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Report on Rinjani (Indonesia) — September 2010


Bulletin of the Global Volcanism Network, vol. 35, no. 9 (September 2010)
Managing Editor: Richard Wunderman.

Rinjani (Indonesia) Seismicity declined significantly in 2010

Please cite this report as:

Global Volcanism Program, 2010. Report on Rinjani (Indonesia) (Wunderman, R., ed.). Bulletin of the Global Volcanism Network, 35:9. Smithsonian Institution. https://doi.org/10.5479/si.GVP.BGVN201009-264030



8.42°S, 116.47°E; summit elev. 3726 m

All times are local (unless otherwise noted)

Thermal anomalies on Rinjani island previously reported (BGVN 35:01) continue to be recorded by MODIS and caused alerts on the MODVOLC system. Between 1 January and 26 November 2010, MODVOLC thermal alerts occurred on 4, 18, and 27 February, 11 and 29 April, and 1 and 20 May. On 18 February, 9 and 22 pixels were recorded by the Terra and Aqua satellites, respectively.

The Center of Volcanology and Geological Hazard Mitigation (CVGHM) reported variable seismic activity during February-April 2010 (table 5), with "white to brown" emissions reaching 50-1500 m above the crater; the number of emissions increased each month, with 1, 26, and 41 emissions reported during February, March, and April, respectively.

Table 5. Summary of seismic events recorded at Rinjani, February-April 2010. Courtesy of CVGHM.

Date Eruption EQ Tremor Tremor EQ Low-frequency EQ Volcanic EQ Shallow volcanic EQ
Feb 2010 177 20 151 16 3 23
Mar 2010 114 14 186 23 14 5
Apr 2010 93 10 72 9 30 10

During 1-2 May, 4-6 eruption earthquakes were registered each day, and dense brown emissions reached 900-1600 m above the crater.

The Darwin Volcanic Ash Advisory Centre reported that, on 5 May, a possible ash plume from Rinjani rose to an altitude of 5.5 km and drifted 150 km NW.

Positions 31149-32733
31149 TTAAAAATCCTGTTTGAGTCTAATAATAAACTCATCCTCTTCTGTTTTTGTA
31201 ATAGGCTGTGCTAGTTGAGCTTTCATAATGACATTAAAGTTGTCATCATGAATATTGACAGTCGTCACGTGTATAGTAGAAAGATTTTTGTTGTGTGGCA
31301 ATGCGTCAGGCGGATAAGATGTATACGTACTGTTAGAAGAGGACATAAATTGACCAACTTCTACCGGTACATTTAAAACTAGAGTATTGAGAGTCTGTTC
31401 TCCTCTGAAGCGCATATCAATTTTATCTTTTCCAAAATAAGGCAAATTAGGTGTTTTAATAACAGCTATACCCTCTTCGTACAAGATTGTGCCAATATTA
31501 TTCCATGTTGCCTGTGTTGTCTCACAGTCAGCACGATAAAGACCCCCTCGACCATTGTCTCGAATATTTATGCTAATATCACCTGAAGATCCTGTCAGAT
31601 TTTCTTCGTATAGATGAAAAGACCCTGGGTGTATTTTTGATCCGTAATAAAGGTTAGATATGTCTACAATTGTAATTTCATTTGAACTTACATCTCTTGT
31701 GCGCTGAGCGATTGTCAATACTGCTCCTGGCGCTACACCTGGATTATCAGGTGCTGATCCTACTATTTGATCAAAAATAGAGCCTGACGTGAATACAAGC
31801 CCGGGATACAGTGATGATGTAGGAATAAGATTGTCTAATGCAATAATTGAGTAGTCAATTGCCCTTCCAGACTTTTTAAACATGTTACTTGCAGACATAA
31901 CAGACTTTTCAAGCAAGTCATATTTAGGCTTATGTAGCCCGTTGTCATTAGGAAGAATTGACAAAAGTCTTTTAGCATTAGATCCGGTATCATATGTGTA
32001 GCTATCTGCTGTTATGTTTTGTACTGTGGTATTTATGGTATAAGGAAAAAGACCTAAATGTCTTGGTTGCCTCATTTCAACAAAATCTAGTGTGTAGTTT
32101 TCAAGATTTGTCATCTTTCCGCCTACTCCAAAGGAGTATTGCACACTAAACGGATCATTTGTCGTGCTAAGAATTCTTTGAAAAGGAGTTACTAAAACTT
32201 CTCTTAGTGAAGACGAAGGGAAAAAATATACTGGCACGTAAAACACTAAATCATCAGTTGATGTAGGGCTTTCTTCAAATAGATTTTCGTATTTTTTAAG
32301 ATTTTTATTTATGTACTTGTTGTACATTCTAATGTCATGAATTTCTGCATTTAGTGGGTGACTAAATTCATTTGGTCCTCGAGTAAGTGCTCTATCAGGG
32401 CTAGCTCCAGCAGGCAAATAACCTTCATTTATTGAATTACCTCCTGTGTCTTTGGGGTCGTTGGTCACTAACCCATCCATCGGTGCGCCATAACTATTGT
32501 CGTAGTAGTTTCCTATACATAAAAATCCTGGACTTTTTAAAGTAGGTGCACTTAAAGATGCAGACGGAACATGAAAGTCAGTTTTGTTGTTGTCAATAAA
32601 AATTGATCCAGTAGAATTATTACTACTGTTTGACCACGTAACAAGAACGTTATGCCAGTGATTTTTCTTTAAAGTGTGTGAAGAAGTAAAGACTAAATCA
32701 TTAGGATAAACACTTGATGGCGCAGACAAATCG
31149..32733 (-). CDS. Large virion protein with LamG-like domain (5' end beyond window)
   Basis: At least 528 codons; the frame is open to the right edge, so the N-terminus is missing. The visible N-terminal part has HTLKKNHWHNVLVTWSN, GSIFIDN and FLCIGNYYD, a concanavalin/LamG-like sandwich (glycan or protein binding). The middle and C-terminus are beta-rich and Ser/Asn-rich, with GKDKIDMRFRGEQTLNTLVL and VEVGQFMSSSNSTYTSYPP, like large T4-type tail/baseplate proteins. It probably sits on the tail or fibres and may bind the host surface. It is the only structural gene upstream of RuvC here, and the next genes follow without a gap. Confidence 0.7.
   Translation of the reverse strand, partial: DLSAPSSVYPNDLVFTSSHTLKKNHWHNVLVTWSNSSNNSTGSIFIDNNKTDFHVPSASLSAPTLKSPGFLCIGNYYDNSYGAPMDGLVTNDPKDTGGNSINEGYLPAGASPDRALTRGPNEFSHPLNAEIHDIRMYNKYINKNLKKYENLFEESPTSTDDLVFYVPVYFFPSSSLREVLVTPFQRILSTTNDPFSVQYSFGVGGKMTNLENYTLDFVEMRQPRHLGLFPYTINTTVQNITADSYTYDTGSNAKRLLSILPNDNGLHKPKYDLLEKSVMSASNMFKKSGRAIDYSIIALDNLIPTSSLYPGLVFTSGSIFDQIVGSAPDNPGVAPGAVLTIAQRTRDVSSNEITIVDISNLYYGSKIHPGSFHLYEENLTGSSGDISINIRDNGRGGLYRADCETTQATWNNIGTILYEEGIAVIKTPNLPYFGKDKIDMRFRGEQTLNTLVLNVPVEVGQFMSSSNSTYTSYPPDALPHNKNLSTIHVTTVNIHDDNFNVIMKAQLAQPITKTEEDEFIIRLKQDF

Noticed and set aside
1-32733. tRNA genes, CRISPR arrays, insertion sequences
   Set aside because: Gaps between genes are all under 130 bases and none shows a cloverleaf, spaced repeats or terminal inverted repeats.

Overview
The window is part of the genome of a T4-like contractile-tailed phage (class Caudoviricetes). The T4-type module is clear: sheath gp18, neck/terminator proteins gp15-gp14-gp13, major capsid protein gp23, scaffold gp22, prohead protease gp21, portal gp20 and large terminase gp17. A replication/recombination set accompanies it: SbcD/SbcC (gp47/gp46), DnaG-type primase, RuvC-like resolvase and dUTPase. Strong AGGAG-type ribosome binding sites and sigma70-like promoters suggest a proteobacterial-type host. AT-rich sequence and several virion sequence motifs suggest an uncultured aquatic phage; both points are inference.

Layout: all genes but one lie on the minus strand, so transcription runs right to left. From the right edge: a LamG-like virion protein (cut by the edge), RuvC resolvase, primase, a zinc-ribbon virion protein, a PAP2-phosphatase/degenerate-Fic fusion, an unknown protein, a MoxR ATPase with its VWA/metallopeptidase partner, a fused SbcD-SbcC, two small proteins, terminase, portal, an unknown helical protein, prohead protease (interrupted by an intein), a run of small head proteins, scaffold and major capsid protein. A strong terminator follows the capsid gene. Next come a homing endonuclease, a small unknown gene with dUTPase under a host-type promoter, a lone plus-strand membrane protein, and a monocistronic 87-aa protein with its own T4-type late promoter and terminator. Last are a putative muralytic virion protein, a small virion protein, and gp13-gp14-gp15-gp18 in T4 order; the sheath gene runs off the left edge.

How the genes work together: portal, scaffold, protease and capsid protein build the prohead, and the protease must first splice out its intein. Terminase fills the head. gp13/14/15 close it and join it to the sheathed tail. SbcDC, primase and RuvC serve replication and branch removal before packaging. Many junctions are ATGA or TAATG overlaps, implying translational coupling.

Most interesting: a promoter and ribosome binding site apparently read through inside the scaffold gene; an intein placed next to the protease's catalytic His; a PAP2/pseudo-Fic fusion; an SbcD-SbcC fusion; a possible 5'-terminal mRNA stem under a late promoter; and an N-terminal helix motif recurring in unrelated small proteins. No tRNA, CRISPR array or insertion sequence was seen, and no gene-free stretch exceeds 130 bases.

According to news articles, three eruptions from Rinjani during 22-23 May were accompanied by tremors. Ash and incandescent material was ejected as high as 2 km above the caldera. Plumes drifted 12 km and caused ashfall in multiple areas covering hectares of cropland. Lava flowed into the Segara Anak lake, which lies within the main caldera and caused the lake water temperature to rise from 21° to 35°C. Eruptions were not considered to be at a dangerous level, and evacuations were not ordered.

CVGHM reported that, during June through mid-November, seismicity from Rinjani decreased; visual observations indicated no activity since August. On 19 November, the alert level was lowered to 1 (normal, on a scale of 1-4).

Geological Summary. Rinjani volcano on the island of Lombok rises to 3726 m, second in height among Indonesian volcanoes only to Sumatra's Kerinci volcano. Rinjani has a steep-sided conical profile when viewed from the east, but the west side of the compound volcano is truncated by the 6 x 8.5 km, oval-shaped Segara Anak (Samalas) caldera. The caldera formed during one of the largest Holocene eruptions globally in 1257 CE, which truncated Samalas stratovolcano. The western half of the caldera contains a 230-m-deep lake whose crescentic form results from growth of the post-caldera cone Barujari at the east end of the caldera. Historical eruptions dating back to 1847 have been restricted to Barujari cone and consist of moderate explosive activity and occasional lava flows that have entered Segara Anak lake.

Information Contacts: Center of Volcanology and Geological Hazard Mitigation (CVGHM), Jalan Diponegoro 57, Bandung 40122, Indonesia (URL: http://vsi.esdm.go.id/); Hawai'i Institute of Geophysics and Planetology (HIGP) Thermal Alerts System, School of Ocean and Earth Science and Technology (SOEST), Univ. of Hawai'i, 2525 Correa Road, Honolulu, HI 96822, USA (URL: http://modis.higp.hawaii.edu/); Darwin Volcanic Ash Advisory Centre (VAAC), Bureau of Meteorology, Northern Territory Regional Office, PO Box 40050, Casuarina, NT 0811, Australia (URL: http://www.bom.gov.au/info/vaac/); RTT News (URL: http://www.abc.net.au/).